Chris Anderson is a political scientist. In his academic research, Anderson has sought to explain how economic and political structures shape citizens’ judgments and voting behaviors. He has won several scientific awards for his work and has held appointments at a number of universities, including Rice, Northwestern, Oxford, and Syracuse. Most recently, Chris was a Professor of Government and Labor Relations at Cornell University where he taught political economy and political sociology.
Chris is currently working on projects that examine the connection between elections and beliefs about representative institutions, the impact of welfare states on political and economic behavior, and the dynamics of public opinion about European integration. A forthcoming paper in the British Journal of Political Science investigates the connection between income inequality and people’s willingness to fight for their country during times of war.
Anderson also has applied his analytic and statistical expertise to quantitative soccer analytics, becoming a pioneer in this nascent field. This work has sought to produce data-based tools for building more effective teams, optimizing player and team performance, and managing clubs. Anderson’s best-selling book on football analytics, co-authored with David Sally, is titled The Numbers Game: Why Everything You Know About Football Is Wrong. Billy Beane, manager of the Oakland A’s baseball team and subject of the book and movie Moneyball called it “A Must Read”, and The Times has hailed it as “the book that could change the game forever”. A “Moneyball meets Freakonomics” for football, The Numbers Game combines scientific principles and methods with football’s numbers to help fans see the game they love in a new light and unmask the ways in which managers and owners get it wrong, often to the tune of millions of pounds.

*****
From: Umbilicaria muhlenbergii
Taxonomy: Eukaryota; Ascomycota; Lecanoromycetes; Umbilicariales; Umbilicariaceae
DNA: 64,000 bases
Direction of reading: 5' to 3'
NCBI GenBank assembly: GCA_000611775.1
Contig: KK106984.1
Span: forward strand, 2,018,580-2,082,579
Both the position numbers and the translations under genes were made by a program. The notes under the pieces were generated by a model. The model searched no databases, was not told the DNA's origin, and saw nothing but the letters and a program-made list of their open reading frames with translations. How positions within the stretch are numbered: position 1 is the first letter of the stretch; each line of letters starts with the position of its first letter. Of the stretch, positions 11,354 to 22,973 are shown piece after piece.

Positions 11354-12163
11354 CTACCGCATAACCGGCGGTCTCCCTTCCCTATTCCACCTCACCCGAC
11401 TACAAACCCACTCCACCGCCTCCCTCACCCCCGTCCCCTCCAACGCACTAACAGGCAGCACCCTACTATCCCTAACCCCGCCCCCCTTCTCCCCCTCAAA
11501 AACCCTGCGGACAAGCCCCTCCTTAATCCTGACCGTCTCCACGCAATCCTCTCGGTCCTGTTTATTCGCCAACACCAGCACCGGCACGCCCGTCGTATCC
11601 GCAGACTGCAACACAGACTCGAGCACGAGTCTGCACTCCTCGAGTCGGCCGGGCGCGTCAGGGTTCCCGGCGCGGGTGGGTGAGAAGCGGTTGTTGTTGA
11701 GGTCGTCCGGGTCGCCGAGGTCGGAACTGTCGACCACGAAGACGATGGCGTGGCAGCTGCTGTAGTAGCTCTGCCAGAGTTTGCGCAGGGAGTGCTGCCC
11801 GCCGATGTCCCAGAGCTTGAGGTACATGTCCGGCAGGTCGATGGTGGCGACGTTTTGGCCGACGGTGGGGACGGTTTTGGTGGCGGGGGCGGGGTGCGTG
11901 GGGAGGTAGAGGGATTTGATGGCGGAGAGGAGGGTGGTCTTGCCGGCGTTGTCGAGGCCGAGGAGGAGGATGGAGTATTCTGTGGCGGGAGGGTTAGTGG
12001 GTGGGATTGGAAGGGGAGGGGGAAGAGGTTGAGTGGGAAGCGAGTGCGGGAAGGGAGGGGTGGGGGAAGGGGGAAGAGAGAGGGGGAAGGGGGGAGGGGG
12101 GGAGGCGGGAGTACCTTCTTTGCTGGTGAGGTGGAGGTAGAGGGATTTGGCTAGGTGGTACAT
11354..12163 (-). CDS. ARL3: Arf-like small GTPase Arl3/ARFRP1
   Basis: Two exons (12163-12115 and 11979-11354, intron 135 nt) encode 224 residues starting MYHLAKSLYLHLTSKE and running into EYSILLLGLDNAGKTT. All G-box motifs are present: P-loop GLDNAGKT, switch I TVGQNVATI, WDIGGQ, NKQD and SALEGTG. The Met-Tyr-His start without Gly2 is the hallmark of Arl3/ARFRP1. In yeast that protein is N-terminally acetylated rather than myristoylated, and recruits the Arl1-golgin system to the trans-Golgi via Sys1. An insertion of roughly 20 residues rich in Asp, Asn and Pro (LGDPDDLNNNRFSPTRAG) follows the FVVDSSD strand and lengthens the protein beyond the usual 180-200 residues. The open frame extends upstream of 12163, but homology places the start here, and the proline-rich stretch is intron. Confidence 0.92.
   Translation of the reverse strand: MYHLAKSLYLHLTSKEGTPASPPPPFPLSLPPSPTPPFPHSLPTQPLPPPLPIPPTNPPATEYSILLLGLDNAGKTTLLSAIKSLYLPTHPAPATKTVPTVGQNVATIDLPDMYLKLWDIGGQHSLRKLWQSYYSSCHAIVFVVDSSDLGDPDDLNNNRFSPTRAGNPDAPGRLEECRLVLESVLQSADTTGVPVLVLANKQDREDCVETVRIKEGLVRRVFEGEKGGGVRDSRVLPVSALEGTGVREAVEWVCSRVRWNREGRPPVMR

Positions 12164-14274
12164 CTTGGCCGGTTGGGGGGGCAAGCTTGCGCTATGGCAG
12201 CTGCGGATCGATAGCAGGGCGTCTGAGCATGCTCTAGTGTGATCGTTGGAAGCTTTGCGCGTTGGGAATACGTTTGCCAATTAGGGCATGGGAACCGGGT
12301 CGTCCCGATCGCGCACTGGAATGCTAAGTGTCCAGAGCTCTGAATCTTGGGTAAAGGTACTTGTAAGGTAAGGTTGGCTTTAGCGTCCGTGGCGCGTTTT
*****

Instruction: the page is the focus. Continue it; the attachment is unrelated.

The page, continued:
Anderson also has been a frequent commentator on the use of analytics in football and Big Data in high performing organizations and has been a speaker at a number of industry events, including the prestigious Sports Analytics Conference held annually in Boston by MIT’s Sloan Business School.
A native of Germany, he received his PhD from Washington University in St.Louis.